The problem is, and it’s easy for people to lose track of this when you pop on Twitter, or sit down to write an article about a player of whom you aren’t a fan, is that these stars aren’t choosing to play a part. The character names in the script are their own. When Dylan Hartley does a nasty tackle on a player I like, I don’t say “That was a disagreeable tackle, but let’s not jump to any conclusions about the man’s character”. I say “I hate Dylan Hartley, he’s a twat”. It’s infinitely more satisfying. Investing in a sports team is a kind of emotional lottery, and you want to get all you can out. If I didn’t get to pretend to experience hate over that weekly eighty minutes, I’d probably feel short-changed.
I can only imagine how hard it is for a professional player not to take this personally. After all, none of them asked for this. Just because they happened to be really good at the thing they love, they’re plunged into the heart of this ridiculous entertainment vehicle. They become an emotional puppet for thousands of people. A commodity for the media to abuse, for fans to rally for or against. Frankly, it’s amazing how many players take it in their stride. Fan-induced breakdowns, the kind suffered by the likes of Alex Cuthbert (Hartpury College student picked up by Wales 7s, and subsequently Cardiff Blues. Enjoys horse riding in his spare time, which is an incredible sight, considering he looks like one himself), should be far more frequent than they are. Being judged publicaly for something that is only a reflection of a sliver of their soul hurts. Every week brings a new set of victims. And for the players, every week brings a new set of tormentors. It must be such a relief when Champions Cup time rolls around and half of the opposition fans only speak French.
I get the train between Nottingham and Derby at least once a week, and so many of them are spent cycling through the player profiles lodged in my head (Marcos Paixao, Brazillian wing/fullback who took up rugby after playing touch on the beach with his brother’s mate. Eighteen months later, he and his brother were in the Brazil 7s side for the Olympic Games). On my most recent journey, I decided to try to follow up my Hartley-illness-ticket escapade. I asked myself: How many of them do I hate? Hundreds of names came to mind. Half of them Australians who scored a last-minute winner against Wales. And yet, at the same time, I don’t hate any of them. I don’t hate them because I don’t have any reason to, and even if I did, I would have no right. So, on the off-chance Dylan Hartley does ever read this, I don’t hate you. And, if you are the professional player, none of the fans really hate you. You’re just a villain on their favourite soap opera, they hate you because they love what you represent. And if you’re a fan, that isn’t wrong. You’re buying into the full emotional potential of that same thing you, we, love. The ‘hate’ we experience in professional sport isn’t the same as the destructive hate we encounter in the outside world. I hate Dylan Hartley in the same way I love beans on toast. Yes, there’s feeling there, but it’s artificial. I’m not buying my breakfast a gift for Christmas, just as I’m not putting Hartley down for every spam newsletter I can find.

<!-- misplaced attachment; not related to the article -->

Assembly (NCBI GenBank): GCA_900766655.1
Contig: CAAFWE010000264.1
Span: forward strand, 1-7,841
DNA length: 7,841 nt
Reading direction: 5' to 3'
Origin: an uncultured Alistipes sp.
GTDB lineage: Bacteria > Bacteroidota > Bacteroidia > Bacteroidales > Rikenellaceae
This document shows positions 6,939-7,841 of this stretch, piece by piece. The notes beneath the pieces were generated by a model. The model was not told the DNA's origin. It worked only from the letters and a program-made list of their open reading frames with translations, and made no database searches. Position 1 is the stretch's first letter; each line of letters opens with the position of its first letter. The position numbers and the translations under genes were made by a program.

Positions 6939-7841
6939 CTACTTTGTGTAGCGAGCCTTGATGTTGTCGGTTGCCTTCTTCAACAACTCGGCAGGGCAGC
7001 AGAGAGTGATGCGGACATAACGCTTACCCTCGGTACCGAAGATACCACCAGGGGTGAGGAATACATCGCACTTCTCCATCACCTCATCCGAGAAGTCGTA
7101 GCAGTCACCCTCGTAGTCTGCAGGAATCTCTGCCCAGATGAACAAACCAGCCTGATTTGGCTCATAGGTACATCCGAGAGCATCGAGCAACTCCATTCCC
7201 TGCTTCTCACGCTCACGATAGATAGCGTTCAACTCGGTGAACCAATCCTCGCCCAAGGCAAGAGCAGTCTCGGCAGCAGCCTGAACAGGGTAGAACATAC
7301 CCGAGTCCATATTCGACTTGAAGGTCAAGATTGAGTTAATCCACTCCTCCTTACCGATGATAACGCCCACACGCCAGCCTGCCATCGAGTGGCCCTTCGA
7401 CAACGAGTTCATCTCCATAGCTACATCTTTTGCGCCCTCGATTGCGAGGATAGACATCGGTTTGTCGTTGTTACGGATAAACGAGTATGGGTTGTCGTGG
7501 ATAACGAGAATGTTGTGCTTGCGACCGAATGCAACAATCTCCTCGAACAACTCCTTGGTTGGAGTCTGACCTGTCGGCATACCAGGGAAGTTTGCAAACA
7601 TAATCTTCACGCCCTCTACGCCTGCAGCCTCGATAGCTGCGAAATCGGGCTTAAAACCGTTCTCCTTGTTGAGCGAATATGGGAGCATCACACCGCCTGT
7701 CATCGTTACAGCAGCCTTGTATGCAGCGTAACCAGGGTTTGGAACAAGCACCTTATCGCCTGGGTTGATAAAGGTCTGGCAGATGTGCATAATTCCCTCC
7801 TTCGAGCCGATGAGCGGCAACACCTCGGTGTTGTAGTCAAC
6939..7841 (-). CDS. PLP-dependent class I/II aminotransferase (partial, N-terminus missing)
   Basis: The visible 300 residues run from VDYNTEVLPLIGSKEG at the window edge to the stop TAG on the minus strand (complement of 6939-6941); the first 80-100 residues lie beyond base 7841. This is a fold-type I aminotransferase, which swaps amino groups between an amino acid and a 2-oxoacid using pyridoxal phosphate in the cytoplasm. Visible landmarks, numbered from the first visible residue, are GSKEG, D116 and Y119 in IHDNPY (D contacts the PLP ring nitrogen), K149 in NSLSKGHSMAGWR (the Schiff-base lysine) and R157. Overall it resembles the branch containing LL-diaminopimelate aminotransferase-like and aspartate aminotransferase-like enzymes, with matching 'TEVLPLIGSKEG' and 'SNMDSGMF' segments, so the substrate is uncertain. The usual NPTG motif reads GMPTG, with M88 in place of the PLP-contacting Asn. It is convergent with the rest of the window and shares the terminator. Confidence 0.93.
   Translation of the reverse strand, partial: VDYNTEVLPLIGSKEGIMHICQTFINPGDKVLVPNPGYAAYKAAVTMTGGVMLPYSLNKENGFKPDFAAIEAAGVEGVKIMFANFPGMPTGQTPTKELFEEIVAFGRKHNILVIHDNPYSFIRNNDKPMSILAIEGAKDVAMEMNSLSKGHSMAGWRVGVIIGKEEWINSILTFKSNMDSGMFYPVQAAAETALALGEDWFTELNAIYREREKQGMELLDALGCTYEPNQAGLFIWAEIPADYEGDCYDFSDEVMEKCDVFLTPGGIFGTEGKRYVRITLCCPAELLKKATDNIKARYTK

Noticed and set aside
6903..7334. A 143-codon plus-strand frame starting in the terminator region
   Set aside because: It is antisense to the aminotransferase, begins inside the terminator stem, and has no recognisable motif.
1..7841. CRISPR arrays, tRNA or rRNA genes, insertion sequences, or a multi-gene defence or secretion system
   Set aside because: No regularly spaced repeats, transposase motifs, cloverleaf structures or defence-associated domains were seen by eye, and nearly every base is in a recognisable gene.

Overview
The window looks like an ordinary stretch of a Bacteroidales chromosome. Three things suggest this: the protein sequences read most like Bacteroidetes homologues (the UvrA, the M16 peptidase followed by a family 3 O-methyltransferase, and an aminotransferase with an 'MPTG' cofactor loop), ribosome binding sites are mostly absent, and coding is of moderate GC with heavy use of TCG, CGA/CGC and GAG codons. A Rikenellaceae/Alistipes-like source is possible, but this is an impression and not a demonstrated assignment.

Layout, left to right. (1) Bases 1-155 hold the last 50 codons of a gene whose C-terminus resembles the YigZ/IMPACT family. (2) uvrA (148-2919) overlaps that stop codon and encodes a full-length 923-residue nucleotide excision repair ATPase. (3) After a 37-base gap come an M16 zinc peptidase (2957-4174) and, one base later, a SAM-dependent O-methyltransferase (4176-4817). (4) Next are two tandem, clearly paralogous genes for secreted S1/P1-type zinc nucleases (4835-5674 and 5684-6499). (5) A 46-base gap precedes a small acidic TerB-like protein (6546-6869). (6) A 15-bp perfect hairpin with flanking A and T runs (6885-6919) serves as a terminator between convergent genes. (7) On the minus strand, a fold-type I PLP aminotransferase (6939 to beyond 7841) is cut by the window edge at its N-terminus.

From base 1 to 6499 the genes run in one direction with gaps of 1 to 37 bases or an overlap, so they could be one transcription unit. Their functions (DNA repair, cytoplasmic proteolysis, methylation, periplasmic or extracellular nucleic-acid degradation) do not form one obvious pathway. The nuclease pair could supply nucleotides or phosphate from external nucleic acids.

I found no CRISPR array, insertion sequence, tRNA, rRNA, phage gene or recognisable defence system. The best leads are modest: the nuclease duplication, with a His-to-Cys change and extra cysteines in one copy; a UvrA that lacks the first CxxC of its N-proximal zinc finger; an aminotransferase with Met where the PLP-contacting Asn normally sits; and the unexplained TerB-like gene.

Maybe it’s not for the players to say, not me, and maybe I’m just preaching to make myself feel better about saying mean things. And it’s inevitable that, when he recovered from his little bug, I’ll say it again. I hate Dylan Hartley. But I don’t really hate anyone the moment they leave the pitch. Actions on the pitch do not define who a player is. Being about as effective on the pitch as his app is off it does not make James Haskell a twat; being a twat does. But the moment they leave the pitch, they become humans, and it’s just not worth hating any other humans. I hate the players playing the game, but I don’t hate the players and I don’t hate the game.
Except Callum Clarke. Callum Clarke is a cunt.
*Bonus genuine story from when I was in Year 8:
I stood up for another small kid who he was picking on, as I could tell Dylan (Which is his real name, but he’s in prison now so I’m safe just in case he does read this) was in the mood to hit someone. If my rugby career taught me anything, it’s that I’m very good at getting hit by people bigger than me. After a brief back and forth, he changed the conversation.
“Who do you support?”, he asked.
“Football or rugby?” I replied.
“Then no one”
He took this as the final straw and decided to beat me to a pulp.